Iran Bill Could Prompt Obama’s First Veto Override

Pro-sanctions Democrats could team with the GOP to overcome White House opposition.

US President Barack Obama clasps hands with Senate Majority Leader Harry Reid (2nd R), D-NV, while meeting with members of Congress on foreign policy on July 31, 2014 in the Cabinet Room of the White House in Washington, DC. From left: Senate Foreign Relations Committee Chairman Robert Menendez, D-NJ, and Senate Foreign Relations Committee Ranking Member Bob Corker, R-TN. AFP PHOTO/Mandel NGAN (Photo credit should read MANDEL NGAN/AFP/Getty Images)
National Journal
Fawn Johnson
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Fawn Johnson
Jan. 20, 2015, 3 p.m.

A po­ten­tial show­down is loom­ing between Sen­ate Demo­crats and the White House over Ir­an, one that could lead to the first suc­cess­ful veto over­ride of Pres­id­ent Obama’s ten­ure.

On one side are Hill Demo­crats who—along with Re­pub­lic­ans—want to weigh in on Ir­an’s nuc­le­ar pro­gram. On the oth­er is the White House, which has said that any state­ment from Con­gress would jeop­ard­ize a long-term deal to dis­mantle the coun­try’s nuc­le­ar cap­ab­il­it­ies. Obama has vowed to veto any le­gis­la­tion that im­poses sanc­tions, ur­ging Con­gress to “hold your fire” while talks con­tin­ue.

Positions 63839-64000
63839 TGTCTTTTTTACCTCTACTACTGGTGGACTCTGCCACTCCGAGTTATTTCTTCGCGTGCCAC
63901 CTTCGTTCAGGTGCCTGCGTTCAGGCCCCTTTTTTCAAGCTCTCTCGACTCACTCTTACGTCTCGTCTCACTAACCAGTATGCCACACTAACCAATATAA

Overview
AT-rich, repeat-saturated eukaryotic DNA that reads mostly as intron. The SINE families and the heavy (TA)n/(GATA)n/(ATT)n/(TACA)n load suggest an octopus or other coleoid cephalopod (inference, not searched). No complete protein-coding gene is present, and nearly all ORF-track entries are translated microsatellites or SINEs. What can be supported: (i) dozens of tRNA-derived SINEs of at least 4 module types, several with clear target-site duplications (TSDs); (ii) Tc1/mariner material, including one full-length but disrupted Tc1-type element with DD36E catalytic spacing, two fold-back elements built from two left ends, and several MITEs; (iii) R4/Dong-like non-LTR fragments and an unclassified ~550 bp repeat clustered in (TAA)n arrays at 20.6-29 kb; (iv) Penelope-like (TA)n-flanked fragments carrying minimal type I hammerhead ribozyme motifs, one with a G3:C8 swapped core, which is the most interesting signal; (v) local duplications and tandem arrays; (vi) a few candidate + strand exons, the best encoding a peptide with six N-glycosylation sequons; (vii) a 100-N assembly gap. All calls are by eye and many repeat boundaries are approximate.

Twelve Demo­crats in the Sen­ate have in the past co­sponsored le­gis­la­tion to im­pose sanc­tions on Ir­an. If they all con­tin­ue to call for the sanc­tions, it would put the Sen­ate close to the two-thirds ma­jor­ity ne­ces­sary to over­ride Obama’s veto; sup­port­ers would need just one more vote if all 54 Re­pub­lic­ans sup­port the bill.

Obama has ve­toed only two bills in six years, and neither was over­rid­den. More ve­toes are likely on tap now that Re­pub­lic­ans con­trol both cham­bers of Con­gress—on is­sues ran­ging from the Key­stone XL pipeline to Obama’s ex­ec­ut­ive ac­tions on im­mig­ra­tion—but no cur­rent is­sue oth­er than Ir­an seems as likely to at­tract the num­ber of Demo­crats ne­ces­sary for an over­ride.

Demo­crats who fa­vor more sanc­tions on Ir­an say they need hard de­tails from the ad­min­is­tra­tion about the pro­gress it has made in two years of talks. How many re­act­ors are still func­tion­ing? How much urani­um do the Ir­a­ni­ans have?

“Are they al­low­ing full ac­cess? Just someone give me an up­date. Help us make a de­cision on the bill,” said Demo­crat­ic Sen. Joe Manchin of West Vir­gin­ia, who has sup­por­ted sanc­tions in the past but is un­de­cided on how he will vote when the Sen­ate takes up a sanc­tions bill later this month.

Demo­crats aren’t yet will­ing to dis­cuss buck­ing Obama in such a pub­lic fash­ion, ac­cord­ing to aides, but the pos­sib­il­ity is cer­tainly there. It’s dif­fi­cult for any law­maker to vote against a pun­ish­ment for Ir­an, and those who are frus­trated with how the talks are go­ing could egg every­one else on.